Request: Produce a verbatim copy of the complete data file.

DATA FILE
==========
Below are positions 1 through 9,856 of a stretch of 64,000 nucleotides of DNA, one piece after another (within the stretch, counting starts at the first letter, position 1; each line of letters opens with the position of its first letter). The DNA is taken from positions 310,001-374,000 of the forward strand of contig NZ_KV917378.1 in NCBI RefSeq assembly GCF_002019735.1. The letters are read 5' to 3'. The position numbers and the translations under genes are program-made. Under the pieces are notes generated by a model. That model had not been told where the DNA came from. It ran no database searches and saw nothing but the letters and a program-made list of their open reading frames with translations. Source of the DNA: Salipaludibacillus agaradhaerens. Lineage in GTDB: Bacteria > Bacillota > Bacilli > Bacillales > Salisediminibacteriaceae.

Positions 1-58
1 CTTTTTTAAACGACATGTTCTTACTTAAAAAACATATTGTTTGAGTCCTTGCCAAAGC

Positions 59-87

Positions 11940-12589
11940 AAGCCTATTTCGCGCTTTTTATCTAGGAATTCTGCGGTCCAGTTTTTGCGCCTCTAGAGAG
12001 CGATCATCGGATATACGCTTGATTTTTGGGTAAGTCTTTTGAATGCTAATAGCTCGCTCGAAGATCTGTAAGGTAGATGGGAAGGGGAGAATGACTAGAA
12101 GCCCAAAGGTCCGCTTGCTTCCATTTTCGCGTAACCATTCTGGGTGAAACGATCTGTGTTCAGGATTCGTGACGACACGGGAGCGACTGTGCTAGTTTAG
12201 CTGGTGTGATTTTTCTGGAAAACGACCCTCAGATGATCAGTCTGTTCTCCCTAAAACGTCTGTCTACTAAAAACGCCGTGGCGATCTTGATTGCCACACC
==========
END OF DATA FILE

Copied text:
Below are positions 1 through 9,856 of a stretch of 64,000 nucleotides of DNA, one piece after another (within the stretch, counting starts at the first letter, position 1; each line of letters opens with the position of its first letter). The DNA is taken from positions 310,001-374,000 of the forward strand of contig NZ_KV917378.1 in NCBI RefSeq assembly GCF_002019735.1. The letters are read 5' to 3'. The position numbers and the translations under genes are program-made. Under the pieces are notes generated by a model. That model had not been told where the DNA came from. It ran no database searches and saw nothing but the letters and a program-made list of their open reading frames with translations. Source of the DNA: Salipaludibacillus agaradhaerens. Lineage in GTDB: Bacteria > Bacillota > Bacilli > Bacillales > Salisediminibacteriaceae.

Positions 1-58
1 CTTTTTTAAACGACATGTTCTTACTTAAAAAACATATTGTTTGAGTCCTTGCCAAAGC

Positions 59-87

Positions 11940-12589
11940 AAGCCTATTTCGCGCTTTTTATCTAGGAATTCTGCGGTCCAGTTTTTGCGCCTCTAGAGAG
12001 CGATCATCGGATATACGCTTGATTTTTGGGTAAGTCTTTTGAATGCTAATAGCTCGCTCGAAGATCTGTAAGGTAGATGGGAAGGGGAGAATGACTAGAA
12101 GCCCAAAGGTCCGCTTGCTTCCATTTTCGCGTAACCATTCTGGGTGAAACGATCTGTGTTCAGGATTCGTGACGACACGGGAGCGACTGTGCTAGTTTAG
12201 CTGGTGTGATTTTTCTGGAAAACGACCCTCAGATGATCAGTCTGTTCTCCCTAAAACGTCTGTCTACTAAAAACGCCGTGGCGATCTTGATTGCCACACC